In August 2014, I trekked around Puerto Rico (on what was the ninth occasion) with a crew from Galafilm Productions to investigate the latest spate of Chupacabra encounters. It turned out not to be my only exposure to the chupacabra phenomenon in that month. Not long after I got back from the island, the blood-sucker and I crossed paths yet again. In a way, at least. And, also again, it was all thanks to the world of television. The researcher who called me said they were planning to make a series – for one of the "big channels" is how it was described to me – that would focus on a search for ancient treasures, hidden cities, lost lands, and priceless, missing artifacts. It was, then, to be a kind of real-life Indiana Jones-type series. So, what did that have to do with my work in the field of the chupacabra? Well, it went like this...
The company had somehow got its hands on a photograph of what appeared to be a crashed, old aircraft in the wilds of Puerto Rico. The excited researcher said the photograph was accompanied by a story. And what a story it was. No one, apparently, knew precisely where the shell of the aircraft was located on Puerto Rico, only that it was somewhere deep within the El Yunque rain-forest. And, if the lost plane could be found, it would blow the whole chupacabra mystery wide open. I asked: how, exactly, might it do that? The researcher at the other end of the line said they had a story, from a respected and trustworthy source on Puerto Rico, to the effect that at the time of the alleged crash, the crew of the aircraft was in the process of secretly transporting no less than five living, and extremely dangerous, chupacabras to a military base in the United States. Something, however, went wrong; terribly wrong.
Not long after taking to the late-night skies from the old Roosevelt Roads base, ground-personnel received frantic communications from the crew, to the effect that one of the creatures had broken out of its cage and was rampaging wildly in the body of the plane – which had been specially converted to allow for the cages to be placed on-board. The next thing that was heard was terrible screaming in the cockpit, then nothing but silence and the sudden vanishing of the aircraft from the military’s radar-screens. Despite an intense search, the aircraft was never found – which I found to be rather baffling. On an island the size of Puerto Rico, an aircraft crashes and the finest technology of Uncle Sam can’t find it?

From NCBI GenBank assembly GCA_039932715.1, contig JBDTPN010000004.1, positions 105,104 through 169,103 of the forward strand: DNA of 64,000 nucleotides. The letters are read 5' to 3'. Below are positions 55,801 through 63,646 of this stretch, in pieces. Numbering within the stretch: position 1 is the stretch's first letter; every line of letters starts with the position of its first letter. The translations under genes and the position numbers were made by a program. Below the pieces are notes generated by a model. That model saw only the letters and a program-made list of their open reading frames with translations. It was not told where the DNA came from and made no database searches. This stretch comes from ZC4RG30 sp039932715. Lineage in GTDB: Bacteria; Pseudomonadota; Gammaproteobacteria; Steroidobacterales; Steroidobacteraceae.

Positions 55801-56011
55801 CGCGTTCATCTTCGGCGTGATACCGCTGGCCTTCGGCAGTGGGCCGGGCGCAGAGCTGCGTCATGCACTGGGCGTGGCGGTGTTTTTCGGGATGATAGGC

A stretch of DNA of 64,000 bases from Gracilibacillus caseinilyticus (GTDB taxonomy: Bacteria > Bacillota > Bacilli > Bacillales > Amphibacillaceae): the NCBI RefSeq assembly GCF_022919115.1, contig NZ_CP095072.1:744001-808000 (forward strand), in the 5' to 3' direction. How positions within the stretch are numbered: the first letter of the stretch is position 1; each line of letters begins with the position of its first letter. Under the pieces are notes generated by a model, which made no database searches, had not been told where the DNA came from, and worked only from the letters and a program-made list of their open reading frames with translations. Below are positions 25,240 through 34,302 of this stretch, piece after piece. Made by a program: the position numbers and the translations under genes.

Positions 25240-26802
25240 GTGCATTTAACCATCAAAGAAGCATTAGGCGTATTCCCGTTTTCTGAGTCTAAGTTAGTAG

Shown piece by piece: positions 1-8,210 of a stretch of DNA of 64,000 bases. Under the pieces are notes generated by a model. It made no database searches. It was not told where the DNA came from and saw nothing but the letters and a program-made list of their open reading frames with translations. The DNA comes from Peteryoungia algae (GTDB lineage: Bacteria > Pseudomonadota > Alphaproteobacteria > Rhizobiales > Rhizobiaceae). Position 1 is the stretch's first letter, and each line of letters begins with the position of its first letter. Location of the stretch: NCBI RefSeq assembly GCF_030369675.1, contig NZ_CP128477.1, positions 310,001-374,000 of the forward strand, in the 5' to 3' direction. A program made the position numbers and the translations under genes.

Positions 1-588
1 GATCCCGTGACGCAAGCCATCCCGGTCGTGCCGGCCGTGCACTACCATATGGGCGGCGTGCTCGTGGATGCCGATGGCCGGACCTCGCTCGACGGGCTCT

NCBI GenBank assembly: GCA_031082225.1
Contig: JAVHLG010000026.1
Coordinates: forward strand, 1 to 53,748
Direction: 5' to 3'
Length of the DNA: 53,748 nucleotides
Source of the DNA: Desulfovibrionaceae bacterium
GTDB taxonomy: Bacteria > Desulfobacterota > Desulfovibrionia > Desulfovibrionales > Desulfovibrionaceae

Then, the researcher got to the point. Their contact had told them that as strong and as ruthless as chupacabras are said to be, it was unlikely that even they could have survived a tumultuous aircraft crash in the wilds of Puerto Rico. If the priceless treasure – the skeletal remains of the monsters that just might still be strewn around the body of the aircraft – could be found, the mystery of the chupacabra would be revealed and the existence of the creature would be proved. Yes, the stakes really were that high. I was then asked: would you be interested in trekking through El Yunque, trying to find the plane? Well, sure I would. It was then, however, that things began to unravel.
I asked if I could see a photograph of the plane. That was not a problem. Within seconds I was looking at a high-resolution Jpeg of what looked like the sort of aircraft that CIA agents would have used to secretly fly night-time missions in and out of Laos at the height of the Vietnam War. As the photo showed, the plane was in a severely bad state: the wings were gone, what was left was covered in grime, and the dense, surrounding, green vegetation threatened to overwhelm the rusted fuselage. That was great, right? Nope. It was time for me to share some bad news; some very bad news.
I told the researcher that the story the company had been given was pure and unadulterated bullshit. It turns out that, in decidedly synchronistic fashion, I had actually seen the aircraft myself, up close and personal, no less, years before. It was when I traveled to Puerto Rico in September 2005, with Paul Kimball’s Red Star Films company, on what was my second trip to the island. And the aircraft had not crashed, or even crash-landed. It had been owned by a company that, years earlier shuttled vacationers back and forth between San Juan and Miami, Florida. At some point, the company went broke and the aircraft was sold off to someone else. Then, eventually, when it became too costly to keep its aging form running, it was left to rot where it stood – which was not in the wilds of the rain-forest, but actually quite close to a pleasant little town.
As evidence of this, within an hour, I dug out, scanned, and emailed my very own photo of the plane – taken in 2005 - that showed, in the background, a couple of buildings. You can see my photo of the aircraft on page 212 of my book, Chupacabra Road Trip. It was clear that whoever took the picture which had the production company frothing at the mouth, had done so very skillfully, and in a way that really did make it look like the plane was in the middle of El Yunque. I commented to the researcher that I hoped her company didn’t pay good money for the photo. The fumbling, stumbling reply of the researcher suggested to me that yes, the company did pay for it – and I’m guessing the fee was a fairly considerable one. The conversation was terminated; quickly, too. As, I’m assuming, was the plan for the crew to fly to Puerto Rico and check out the plane’s remains.